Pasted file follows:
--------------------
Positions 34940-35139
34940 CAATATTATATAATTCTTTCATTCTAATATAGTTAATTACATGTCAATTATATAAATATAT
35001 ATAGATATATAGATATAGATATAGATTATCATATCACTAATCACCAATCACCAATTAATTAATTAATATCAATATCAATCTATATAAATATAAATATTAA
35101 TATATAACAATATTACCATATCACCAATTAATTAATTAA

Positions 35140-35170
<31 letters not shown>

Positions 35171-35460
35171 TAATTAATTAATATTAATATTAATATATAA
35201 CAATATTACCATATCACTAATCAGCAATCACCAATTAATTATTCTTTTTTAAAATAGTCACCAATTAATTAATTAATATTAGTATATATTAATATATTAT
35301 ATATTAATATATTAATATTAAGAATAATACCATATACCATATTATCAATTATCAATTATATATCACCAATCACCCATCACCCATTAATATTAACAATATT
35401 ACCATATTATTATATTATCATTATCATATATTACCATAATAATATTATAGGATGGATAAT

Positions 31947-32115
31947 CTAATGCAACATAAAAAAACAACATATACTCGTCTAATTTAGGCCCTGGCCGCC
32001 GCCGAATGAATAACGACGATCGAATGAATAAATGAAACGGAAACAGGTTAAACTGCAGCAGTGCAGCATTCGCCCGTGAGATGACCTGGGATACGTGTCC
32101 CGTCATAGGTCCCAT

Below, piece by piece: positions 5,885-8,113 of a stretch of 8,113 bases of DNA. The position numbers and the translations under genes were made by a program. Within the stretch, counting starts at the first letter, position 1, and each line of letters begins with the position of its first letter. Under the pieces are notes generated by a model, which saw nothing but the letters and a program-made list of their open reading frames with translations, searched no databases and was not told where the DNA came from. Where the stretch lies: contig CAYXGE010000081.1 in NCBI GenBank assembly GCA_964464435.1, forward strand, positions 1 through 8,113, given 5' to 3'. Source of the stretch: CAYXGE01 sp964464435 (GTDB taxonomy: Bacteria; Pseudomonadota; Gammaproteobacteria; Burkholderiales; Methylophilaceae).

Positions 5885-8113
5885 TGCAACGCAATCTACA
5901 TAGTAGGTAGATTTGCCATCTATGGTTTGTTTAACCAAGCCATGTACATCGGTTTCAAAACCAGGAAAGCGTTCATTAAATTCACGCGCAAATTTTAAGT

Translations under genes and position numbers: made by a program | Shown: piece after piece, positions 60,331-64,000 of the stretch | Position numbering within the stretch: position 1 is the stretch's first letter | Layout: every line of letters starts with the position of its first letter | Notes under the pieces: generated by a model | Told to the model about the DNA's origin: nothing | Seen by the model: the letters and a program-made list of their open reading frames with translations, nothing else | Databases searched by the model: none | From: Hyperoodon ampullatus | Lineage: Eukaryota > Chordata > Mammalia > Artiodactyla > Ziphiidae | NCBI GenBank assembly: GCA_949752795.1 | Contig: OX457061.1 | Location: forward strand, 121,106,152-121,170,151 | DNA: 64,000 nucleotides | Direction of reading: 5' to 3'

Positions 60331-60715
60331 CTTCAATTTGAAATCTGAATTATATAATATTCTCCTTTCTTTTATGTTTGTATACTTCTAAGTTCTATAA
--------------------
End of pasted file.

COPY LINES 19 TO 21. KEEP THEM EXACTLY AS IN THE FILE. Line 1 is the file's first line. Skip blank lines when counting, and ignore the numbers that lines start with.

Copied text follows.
5901 TAGTAGGTAGATTTGCCATCTATGGTTTGTTTAACCAAGCCATGTACATCGGTTTCAAAACCAGGAAAGCGTTCATTAAATTCACGCGCAAATTTTAAGT

Translations under genes and position numbers: made by a program | Shown: piece after piece, positions 60,331-64,000 of the stretch | Position numbering within the stretch: position 1 is the stretch's first letter | Layout: every line of letters starts with the position of its first letter | Notes under the pieces: generated by a model | Told to the model about the DNA's origin: nothing | Seen by the model: the letters and a program-made list of their open reading frames with translations, nothing else | Databases searched by the model: none | From: Hyperoodon ampullatus | Lineage: Eukaryota > Chordata > Mammalia > Artiodactyla > Ziphiidae | NCBI GenBank assembly: GCA_949752795.1 | Contig: OX457061.1 | Location: forward strand, 121,106,152-121,170,151 | DNA: 64,000 nucleotides | Direction of reading: 5' to 3'

Positions 60331-60715